5:18 AM ET
Photo: Adek Berry—AFP/Getty Images Indonesian Muslims march towards the presidential palace during a protest against Jakarta governor Basuki Tjahaja Purnama over an alleged blasphemy in Jakarta on Nov. 4, 2016.
The candidacy of Basuki has long been controversial among ultra-conservative Muslims, who argue they shouldn’t have a non-Muslim leader
Tens of thousands of Muslim protesters rallied in the heart of Indonesia’s capital Jakarta to demand the city’s Governor Basuki T. Purnama — popularly known by his Chinese nickname Ahok — to be prosecuted for alleged blasphemy.
The protesters, many who traveled from outside Jakarta, filled Istiqlal Mosque, the city’s biggest house of worship, and later marched to the presidential palace. After Friday prayers, the crowd rallied beneath a banner reading “Detain Ahok,” while white-clad protesters sang and chanted, “Kill Ahok.”
Other protesters yelled, “Topple Jokowi,” referring to Indonesian President Joko Widodo, whose party backs Basuki in the gubernatorial election next year. Authorities deployed about 20,000 police and military personnel in anticipation of violence and many schools and offices gave students and employees a day off. But by the afternoon, save for some racist and violent chants, the protest was largely free of clashes.
The candidacy of Basuki — who is ethnic Chinese and a Christian — has long been controversial among hard-line and ultra-conservative Muslims, who argue they shouldn’t have a non-Muslim leader. The protests were called after claims the governor insulted Islam. In a speech on Sept. 27, he said: “Ladies and gentlemen, you don’t have to vote for me because you’ve been lied to by those using [the Quran’s] Surat al-Maidah verse 51. That’s your rights.”
Hard-liners at the Islamic Defenders’ Front (FPI) — a religious organization that has long been at odds with the uncompromising Basuki — seized the opportunity to accuse him of blasphemy, report him to the police and whip up anti-Chinese sentiments.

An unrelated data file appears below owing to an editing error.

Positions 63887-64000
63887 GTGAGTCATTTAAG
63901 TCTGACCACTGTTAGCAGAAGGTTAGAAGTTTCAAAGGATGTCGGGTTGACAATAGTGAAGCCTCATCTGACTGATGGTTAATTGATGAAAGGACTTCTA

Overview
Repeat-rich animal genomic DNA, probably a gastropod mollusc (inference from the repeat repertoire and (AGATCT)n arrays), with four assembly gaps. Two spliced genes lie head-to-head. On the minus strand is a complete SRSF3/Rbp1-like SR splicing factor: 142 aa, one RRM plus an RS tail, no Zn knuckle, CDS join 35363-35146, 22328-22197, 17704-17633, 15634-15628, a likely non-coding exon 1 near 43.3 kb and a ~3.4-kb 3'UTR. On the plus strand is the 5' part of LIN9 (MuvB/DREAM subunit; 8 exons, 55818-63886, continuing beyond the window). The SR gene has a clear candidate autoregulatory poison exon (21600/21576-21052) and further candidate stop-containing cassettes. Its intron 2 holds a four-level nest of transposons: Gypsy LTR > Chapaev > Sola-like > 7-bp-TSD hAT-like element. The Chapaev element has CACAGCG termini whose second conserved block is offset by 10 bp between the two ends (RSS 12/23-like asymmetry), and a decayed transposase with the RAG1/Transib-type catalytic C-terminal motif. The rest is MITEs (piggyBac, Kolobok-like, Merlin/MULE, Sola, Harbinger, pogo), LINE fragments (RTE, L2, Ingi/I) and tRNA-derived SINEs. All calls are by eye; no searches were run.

Read More: Indonesia Reaches Racial Milestone With Chinese Governor of Jakarta
Basuki has since apologized for his remark, but the police investigation over the alleged blasphemy continues. Defenders of Basuki said a transcript of his words that went viral on social media had been edited.
Friday’s protest didn’t escape the attention of Indonesian jihadists. Photos circulated on social media appeared to show pro-al-Qaeda fighters in Syria posing with “anti-Ahok” messages. There were also reports of Indonesian ISIS supporters calling on sympathizers to commit terrorist acts in the country on Friday. Jakarta has been on high alert for days, following fears that extremist Muslims from across the country would be flocking to the Indonesian capital.
After saying nothing for weeks, President Jokowi — who was Jakarta governor before his deputy, Basuki, succeeded him — scrambled Monday to try and cool tensions by visiting his political rival Prabowo Subianto. Subianto’s party endorses another candidate for Jakarta’s gubernatorial election. The President also met with leaders of Nahdlatul Ulama (NU) and Muhammadiyah, Indonesia’s biggest Muslim organizations, and the Indonesian Ulema Council the following day.
One the eve of the mass demonstration, the Communication and Information Ministry blocked 11 Islamic websites deemed to have spread hate speech.
“I think the fear of trouble, the overwhelming presence of police and the exhortations by all Muslim leaders to ensure that it stays peaceful have kept it relatively orderly — so far,” Sidney Jones, of the Institute of Policy Analysis of Conflict in Jakarta, tells TIME.
On Oct. 14, the FPI led around 50,000 protesters, from the Indonesian capital and outside, to demand authorities prosecute Basuki for blasphemy.
The rise of Basuki as Jakarta governor was hailed as a milestone in 2014, 16 years after an anti-Chinese riot engulfed the Indonesian capital. Political observers say that his case would be a test for Indonesia, the country with the world’s largest Muslim population that prides itself as a beacon of democracy and tolerance.
The race for Jakarta’s top job is a hotly contested one. One of the three contenders is former President Susilo Bambang Yudhoyono’s son. So far, Basuki leads in opinion polls.
“Very few people have had the courage to suggest that what Ahok said was aimed not at the Quran, but at the people who were using a Quranic verse to suggest that a non-Muslim couldn’t govern non-Muslims,” Jones tells TIME. “What’s at stake is the quality of Indonesian democracy: Will public policy continue to be set by hard-liners and mass action in the street, and will anyone stand up for the right of non-Muslim Indonesians to have an equal right with Muslims to govern?”
With reporting by Febriana Firdaus / Jakarta
Weekly 5: When protests in Jakarta turn ugly
The Jakarta Post
| Fri, November 4 2016 | 08:55 am